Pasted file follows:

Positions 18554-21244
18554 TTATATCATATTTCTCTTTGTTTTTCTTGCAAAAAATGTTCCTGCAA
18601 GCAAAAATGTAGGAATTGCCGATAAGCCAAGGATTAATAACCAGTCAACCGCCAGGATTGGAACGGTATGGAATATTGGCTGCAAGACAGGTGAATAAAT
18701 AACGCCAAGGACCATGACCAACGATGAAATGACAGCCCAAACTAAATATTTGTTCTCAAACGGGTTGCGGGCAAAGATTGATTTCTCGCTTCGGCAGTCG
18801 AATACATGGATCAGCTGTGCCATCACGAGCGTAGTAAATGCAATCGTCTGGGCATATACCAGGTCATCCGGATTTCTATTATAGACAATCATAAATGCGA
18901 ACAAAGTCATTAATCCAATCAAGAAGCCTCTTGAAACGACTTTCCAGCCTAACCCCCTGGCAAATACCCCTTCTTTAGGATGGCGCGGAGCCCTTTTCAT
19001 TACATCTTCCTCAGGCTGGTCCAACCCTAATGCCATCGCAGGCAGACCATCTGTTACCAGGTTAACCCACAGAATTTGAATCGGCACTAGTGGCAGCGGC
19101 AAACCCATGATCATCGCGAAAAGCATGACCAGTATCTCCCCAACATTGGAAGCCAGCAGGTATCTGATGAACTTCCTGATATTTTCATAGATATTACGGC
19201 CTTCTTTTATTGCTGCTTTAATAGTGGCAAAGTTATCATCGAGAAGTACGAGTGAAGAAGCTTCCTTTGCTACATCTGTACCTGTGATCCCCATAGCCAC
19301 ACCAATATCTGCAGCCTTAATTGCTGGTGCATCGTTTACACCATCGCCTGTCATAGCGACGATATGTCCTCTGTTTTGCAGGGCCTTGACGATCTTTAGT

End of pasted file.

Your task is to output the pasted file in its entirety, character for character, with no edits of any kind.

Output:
Positions 18554-21244
18554 TTATATCATATTTCTCTTTGTTTTTCTTGCAAAAAATGTTCCTGCAA
18601 GCAAAAATGTAGGAATTGCCGATAAGCCAAGGATTAATAACCAGTCAACCGCCAGGATTGGAACGGTATGGAATATTGGCTGCAAGACAGGTGAATAAAT
18701 AACGCCAAGGACCATGACCAACGATGAAATGACAGCCCAAACTAAATATTTGTTCTCAAACGGGTTGCGGGCAAAGATTGATTTCTCGCTTCGGCAGTCG
18801 AATACATGGATCAGCTGTGCCATCACGAGCGTAGTAAATGCAATCGTCTGGGCATATACCAGGTCATCCGGATTTCTATTATAGACAATCATAAATGCGA
18901 ACAAAGTCATTAATCCAATCAAGAAGCCTCTTGAAACGACTTTCCAGCCTAACCCCCTGGCAAATACCCCTTCTTTAGGATGGCGCGGAGCCCTTTTCAT
19001 TACATCTTCCTCAGGCTGGTCCAACCCTAATGCCATCGCAGGCAGACCATCTGTTACCAGGTTAACCCACAGAATTTGAATCGGCACTAGTGGCAGCGGC
19101 AAACCCATGATCATCGCGAAAAGCATGACCAGTATCTCCCCAACATTGGAAGCCAGCAGGTATCTGATGAACTTCCTGATATTTTCATAGATATTACGGC
19201 CTTCTTTTATTGCTGCTTTAATAGTGGCAAAGTTATCATCGAGAAGTACGAGTGAAGAAGCTTCCTTTGCTACATCTGTACCTGTGATCCCCATAGCCAC
19301 ACCAATATCTGCAGCCTTAATTGCTGGTGCATCGTTTACACCATCGCCTGTCATAGCGACGATATGTCCTCTGTTTTGCAGGGCCTTGACGATCTTTAGT